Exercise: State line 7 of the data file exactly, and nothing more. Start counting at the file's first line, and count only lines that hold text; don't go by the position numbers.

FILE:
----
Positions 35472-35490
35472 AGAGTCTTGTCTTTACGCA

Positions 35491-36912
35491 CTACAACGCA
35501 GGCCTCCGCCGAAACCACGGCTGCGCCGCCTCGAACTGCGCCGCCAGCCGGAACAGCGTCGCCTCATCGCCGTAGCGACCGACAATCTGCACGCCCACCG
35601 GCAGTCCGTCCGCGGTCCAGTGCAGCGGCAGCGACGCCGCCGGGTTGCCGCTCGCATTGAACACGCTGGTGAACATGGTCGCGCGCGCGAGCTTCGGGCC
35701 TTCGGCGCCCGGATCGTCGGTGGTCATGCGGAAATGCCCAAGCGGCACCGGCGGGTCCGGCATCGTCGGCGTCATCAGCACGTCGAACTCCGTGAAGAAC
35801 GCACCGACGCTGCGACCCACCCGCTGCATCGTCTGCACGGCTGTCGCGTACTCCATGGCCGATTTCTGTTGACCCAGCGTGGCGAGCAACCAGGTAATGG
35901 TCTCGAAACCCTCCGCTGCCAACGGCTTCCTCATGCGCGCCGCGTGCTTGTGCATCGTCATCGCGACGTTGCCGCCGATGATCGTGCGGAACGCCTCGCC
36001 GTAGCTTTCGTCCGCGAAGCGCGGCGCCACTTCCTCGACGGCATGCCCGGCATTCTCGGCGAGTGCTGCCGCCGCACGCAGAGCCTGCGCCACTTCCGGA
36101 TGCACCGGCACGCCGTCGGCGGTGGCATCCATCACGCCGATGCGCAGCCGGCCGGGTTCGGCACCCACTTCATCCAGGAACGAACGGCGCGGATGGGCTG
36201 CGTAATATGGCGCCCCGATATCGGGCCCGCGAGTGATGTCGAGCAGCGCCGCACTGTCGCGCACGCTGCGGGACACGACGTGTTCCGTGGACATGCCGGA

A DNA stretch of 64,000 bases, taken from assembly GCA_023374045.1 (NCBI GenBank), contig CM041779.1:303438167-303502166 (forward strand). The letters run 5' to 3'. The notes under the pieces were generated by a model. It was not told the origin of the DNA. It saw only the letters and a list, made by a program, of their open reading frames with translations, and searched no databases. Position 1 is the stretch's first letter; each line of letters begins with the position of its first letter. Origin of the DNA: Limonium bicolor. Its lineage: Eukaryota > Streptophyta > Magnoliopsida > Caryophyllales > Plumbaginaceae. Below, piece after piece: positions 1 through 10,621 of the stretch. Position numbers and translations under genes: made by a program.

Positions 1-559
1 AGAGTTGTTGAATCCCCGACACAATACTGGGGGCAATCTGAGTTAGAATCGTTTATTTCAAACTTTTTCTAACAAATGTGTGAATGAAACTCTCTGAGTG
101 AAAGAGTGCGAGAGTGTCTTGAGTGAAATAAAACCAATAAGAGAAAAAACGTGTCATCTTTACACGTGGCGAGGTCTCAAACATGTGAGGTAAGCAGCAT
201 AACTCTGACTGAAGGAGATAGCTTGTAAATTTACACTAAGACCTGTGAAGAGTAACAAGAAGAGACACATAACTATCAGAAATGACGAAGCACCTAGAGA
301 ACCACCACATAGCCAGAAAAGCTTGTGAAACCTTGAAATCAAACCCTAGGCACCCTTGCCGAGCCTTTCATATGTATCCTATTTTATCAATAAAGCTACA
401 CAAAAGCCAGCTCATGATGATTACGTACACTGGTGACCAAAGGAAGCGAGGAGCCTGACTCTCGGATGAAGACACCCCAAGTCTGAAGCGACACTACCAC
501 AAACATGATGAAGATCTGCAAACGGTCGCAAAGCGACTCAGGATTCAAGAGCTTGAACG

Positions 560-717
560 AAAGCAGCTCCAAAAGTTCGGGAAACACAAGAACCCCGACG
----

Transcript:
35701 TTCGGCGCCCGGATCGTCGGTGGTCATGCGGAAATGCCCAAGCGGCACCGGCGGGTCCGGCATCGTCGGCGTCATCAGCACGTCGAACTCCGTGAAGAAC